I checked my reflection in the mirror the other day and saw nothing different, but clearly something must have changed. Ever since I backpacked through Europe for a year after college with a copy of "Europe On $5 A Day" in my hand, I have lived for my next vacation. Work, however rewarding, was just what I did between trips.
My love for traveling is something I instilled in my kids. My children have been on multiple continents, slept in everything from a yurt to a five-star hotel, and believe that the purpose of a restaurant menu in a foreign country is to help you find something you haven't tried eating before.
We travelers explore the world; tourists, they just drive by it.
So why am I having such a hard time figuring out where to go on spring break? I fear that aging is a factor in my indecisiveness. I am caught between wanting to knock a few more travel spots off my bucket list and feeling overwhelmed by the hassles that are attached to getting and being in those places. Yet, I am unable to hit the "book" button for a week in a luxury resort on the Mayan Riviera where "all-inclusive" means you never have to step outside the hotel's gates.
The irony here is that just a few weeks ago, I got one of those survey calls that interrupts dinner. They said it was about travel habits, and since I was struggling with my own vacation plans, I thought, why not? I said sure, I'd answer a few questions. They seemed to be collecting data on the changing attitudes that people born from 1946 to 1964 -- boomers -- have about travel. While they were doing the asking and me the answering, I could surmise where things are likely to be going, literally.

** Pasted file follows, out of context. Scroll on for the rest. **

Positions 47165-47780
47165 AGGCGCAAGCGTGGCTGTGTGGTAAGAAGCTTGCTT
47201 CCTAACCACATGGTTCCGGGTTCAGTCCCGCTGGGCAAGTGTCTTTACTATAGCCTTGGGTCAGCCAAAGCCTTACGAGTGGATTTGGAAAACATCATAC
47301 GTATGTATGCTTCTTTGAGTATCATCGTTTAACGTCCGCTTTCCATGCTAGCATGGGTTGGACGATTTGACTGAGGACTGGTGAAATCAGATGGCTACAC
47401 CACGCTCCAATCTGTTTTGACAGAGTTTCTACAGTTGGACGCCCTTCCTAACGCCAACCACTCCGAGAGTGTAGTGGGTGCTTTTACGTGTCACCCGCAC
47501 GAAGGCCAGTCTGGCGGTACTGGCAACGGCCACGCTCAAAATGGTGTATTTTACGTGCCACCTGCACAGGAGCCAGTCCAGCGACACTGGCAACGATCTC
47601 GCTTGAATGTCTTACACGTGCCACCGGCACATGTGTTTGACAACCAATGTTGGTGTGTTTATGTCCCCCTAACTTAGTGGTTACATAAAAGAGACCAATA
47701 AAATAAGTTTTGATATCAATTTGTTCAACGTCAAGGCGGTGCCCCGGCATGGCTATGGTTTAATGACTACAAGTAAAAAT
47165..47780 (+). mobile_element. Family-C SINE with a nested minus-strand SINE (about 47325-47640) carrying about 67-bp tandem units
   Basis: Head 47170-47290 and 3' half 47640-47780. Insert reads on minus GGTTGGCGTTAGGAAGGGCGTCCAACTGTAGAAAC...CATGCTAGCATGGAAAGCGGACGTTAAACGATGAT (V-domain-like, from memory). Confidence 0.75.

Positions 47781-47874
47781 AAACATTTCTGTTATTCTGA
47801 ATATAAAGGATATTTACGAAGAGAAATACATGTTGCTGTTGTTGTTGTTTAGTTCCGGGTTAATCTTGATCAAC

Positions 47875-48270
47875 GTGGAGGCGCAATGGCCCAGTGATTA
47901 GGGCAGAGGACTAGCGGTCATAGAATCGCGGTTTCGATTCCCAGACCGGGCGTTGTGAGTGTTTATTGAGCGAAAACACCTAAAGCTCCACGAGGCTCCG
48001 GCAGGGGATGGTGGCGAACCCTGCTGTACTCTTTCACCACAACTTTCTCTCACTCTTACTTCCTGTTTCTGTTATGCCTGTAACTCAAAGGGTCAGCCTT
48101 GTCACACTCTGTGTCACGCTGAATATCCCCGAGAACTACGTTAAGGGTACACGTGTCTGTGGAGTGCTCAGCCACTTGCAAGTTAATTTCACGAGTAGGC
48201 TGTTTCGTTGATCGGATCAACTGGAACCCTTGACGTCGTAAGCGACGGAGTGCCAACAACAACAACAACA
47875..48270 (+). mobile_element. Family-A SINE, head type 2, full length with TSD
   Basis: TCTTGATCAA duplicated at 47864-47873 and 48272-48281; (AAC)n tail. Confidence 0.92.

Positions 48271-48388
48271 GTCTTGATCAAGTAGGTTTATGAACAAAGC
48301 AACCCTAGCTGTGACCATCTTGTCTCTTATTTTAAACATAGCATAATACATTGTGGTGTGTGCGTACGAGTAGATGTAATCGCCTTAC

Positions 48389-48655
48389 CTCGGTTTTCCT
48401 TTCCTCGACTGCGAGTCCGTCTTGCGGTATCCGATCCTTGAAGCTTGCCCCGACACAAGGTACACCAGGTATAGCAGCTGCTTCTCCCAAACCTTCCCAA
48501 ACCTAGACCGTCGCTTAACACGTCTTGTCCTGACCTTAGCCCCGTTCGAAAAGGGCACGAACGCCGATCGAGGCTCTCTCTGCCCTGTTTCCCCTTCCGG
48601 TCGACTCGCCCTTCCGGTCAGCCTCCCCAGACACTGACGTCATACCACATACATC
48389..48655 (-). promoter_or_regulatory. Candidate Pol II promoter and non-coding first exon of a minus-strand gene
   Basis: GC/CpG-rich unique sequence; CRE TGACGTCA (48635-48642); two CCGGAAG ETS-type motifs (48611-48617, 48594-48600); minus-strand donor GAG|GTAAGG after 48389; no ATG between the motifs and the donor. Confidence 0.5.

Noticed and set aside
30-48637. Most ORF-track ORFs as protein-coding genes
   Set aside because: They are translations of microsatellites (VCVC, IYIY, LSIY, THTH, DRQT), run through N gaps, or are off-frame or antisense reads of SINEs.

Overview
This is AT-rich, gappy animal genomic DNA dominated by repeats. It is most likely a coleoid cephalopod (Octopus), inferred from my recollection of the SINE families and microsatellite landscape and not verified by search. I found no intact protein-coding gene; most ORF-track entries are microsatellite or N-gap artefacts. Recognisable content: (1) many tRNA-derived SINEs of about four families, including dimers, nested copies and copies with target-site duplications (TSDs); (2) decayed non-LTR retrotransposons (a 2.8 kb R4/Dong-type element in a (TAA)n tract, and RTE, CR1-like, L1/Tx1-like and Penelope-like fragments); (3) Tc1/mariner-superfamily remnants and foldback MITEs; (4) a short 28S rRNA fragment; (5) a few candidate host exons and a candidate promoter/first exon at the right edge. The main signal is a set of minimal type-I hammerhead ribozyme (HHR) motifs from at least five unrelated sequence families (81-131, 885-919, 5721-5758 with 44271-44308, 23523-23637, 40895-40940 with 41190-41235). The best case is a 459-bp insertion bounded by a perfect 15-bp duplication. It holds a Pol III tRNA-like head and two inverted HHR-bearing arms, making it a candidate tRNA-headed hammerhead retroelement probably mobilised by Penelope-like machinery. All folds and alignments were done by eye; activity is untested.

Would you likely take more cruises if they were shorter? Personally, I wouldn't take a cruise if you held a gun to my temple. I guess that's a no. But without question, the cruise lines are changing. In the past, cruise lines offered trips of three weeks or longer with an eye on retirees who had unlimited time off and money to burn. Now, with more midlifers saying they intend to work longer, cruise lines are adjusting what they offer. Crystal Cruises, according to the New York Times, has increased the number of shorter itineraries it offers in 2013 -- and they were the cruise line best known for the long passages. In 2012, only three of Crystal's European cruises were shorter than 10 days. This year, 22 of its cruises in Europe are 10 days or less.